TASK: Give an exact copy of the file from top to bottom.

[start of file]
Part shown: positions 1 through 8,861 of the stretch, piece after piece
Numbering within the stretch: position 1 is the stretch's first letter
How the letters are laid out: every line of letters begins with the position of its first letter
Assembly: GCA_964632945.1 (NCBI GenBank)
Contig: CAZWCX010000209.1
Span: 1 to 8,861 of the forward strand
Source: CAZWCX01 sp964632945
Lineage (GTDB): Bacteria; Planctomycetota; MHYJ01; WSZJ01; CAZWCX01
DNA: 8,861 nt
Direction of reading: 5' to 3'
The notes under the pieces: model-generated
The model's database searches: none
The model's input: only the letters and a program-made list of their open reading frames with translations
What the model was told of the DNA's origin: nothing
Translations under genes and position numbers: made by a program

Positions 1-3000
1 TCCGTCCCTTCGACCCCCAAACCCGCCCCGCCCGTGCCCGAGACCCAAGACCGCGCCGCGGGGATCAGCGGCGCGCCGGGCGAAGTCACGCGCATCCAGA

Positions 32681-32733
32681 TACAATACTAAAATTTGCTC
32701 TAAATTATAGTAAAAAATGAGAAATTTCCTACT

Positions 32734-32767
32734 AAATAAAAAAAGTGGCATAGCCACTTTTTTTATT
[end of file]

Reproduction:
Part shown: positions 1 through 8,861 of the stretch, piece after piece
Numbering within the stretch: position 1 is the stretch's first letter
How the letters are laid out: every line of letters begins with the position of its first letter
Assembly: GCA_964632945.1 (NCBI GenBank)
Contig: CAZWCX010000209.1
Span: 1 to 8,861 of the forward strand
Source: CAZWCX01 sp964632945
Lineage (GTDB): Bacteria; Planctomycetota; MHYJ01; WSZJ01; CAZWCX01
DNA: 8,861 nt
Direction of reading: 5' to 3'
The notes under the pieces: model-generated
The model's database searches: none
The model's input: only the letters and a program-made list of their open reading frames with translations
What the model was told of the DNA's origin: nothing
Translations under genes and position numbers: made by a program

Positions 1-3000
1 TCCGTCCCTTCGACCCCCAAACCCGCCCCGCCCGTGCCCGAGACCCAAGACCGCGCCGCGGGGATCAGCGGCGCGCCGGGCGAAGTCACGCGCATCCAGA

Positions 32681-32733
32681 TACAATACTAAAATTTGCTC
32701 TAAATTATAGTAAAAAATGAGAAATTTCCTACT

Positions 32734-32767
32734 AAATAAAAAAAGTGGCATAGCCACTTTTTTTATT